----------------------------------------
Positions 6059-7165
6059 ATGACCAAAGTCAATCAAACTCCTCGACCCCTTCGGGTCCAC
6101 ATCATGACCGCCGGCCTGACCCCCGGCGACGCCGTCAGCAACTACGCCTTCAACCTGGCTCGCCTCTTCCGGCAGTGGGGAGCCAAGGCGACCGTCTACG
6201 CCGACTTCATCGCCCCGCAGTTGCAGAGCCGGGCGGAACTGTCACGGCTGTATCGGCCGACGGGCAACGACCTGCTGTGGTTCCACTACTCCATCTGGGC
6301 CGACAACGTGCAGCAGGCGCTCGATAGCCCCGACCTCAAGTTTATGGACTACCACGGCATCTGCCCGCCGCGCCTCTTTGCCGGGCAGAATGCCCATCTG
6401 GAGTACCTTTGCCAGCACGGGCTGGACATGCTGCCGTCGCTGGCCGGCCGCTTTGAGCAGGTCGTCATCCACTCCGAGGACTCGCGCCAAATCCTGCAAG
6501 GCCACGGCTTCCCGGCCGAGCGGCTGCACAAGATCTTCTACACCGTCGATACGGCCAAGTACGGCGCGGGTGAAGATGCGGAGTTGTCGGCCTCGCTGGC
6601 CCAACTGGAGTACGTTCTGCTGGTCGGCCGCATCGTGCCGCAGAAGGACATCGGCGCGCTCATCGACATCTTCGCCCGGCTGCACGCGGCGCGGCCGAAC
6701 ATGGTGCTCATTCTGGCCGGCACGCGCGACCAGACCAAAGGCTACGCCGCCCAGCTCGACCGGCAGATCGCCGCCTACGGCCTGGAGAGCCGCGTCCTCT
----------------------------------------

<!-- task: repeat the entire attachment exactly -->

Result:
Positions 6059-7165
6059 ATGACCAAAGTCAATCAAACTCCTCGACCCCTTCGGGTCCAC
6101 ATCATGACCGCCGGCCTGACCCCCGGCGACGCCGTCAGCAACTACGCCTTCAACCTGGCTCGCCTCTTCCGGCAGTGGGGAGCCAAGGCGACCGTCTACG
6201 CCGACTTCATCGCCCCGCAGTTGCAGAGCCGGGCGGAACTGTCACGGCTGTATCGGCCGACGGGCAACGACCTGCTGTGGTTCCACTACTCCATCTGGGC
6301 CGACAACGTGCAGCAGGCGCTCGATAGCCCCGACCTCAAGTTTATGGACTACCACGGCATCTGCCCGCCGCGCCTCTTTGCCGGGCAGAATGCCCATCTG
6401 GAGTACCTTTGCCAGCACGGGCTGGACATGCTGCCGTCGCTGGCCGGCCGCTTTGAGCAGGTCGTCATCCACTCCGAGGACTCGCGCCAAATCCTGCAAG
6501 GCCACGGCTTCCCGGCCGAGCGGCTGCACAAGATCTTCTACACCGTCGATACGGCCAAGTACGGCGCGGGTGAAGATGCGGAGTTGTCGGCCTCGCTGGC
6601 CCAACTGGAGTACGTTCTGCTGGTCGGCCGCATCGTGCCGCAGAAGGACATCGGCGCGCTCATCGACATCTTCGCCCGGCTGCACGCGGCGCGGCCGAAC
6701 ATGGTGCTCATTCTGGCCGGCACGCGCGACCAGACCAAAGGCTACGCCGCCCAGCTCGACCGGCAGATCGCCGCCTACGGCCTGGAGAGCCGCGTCCTCT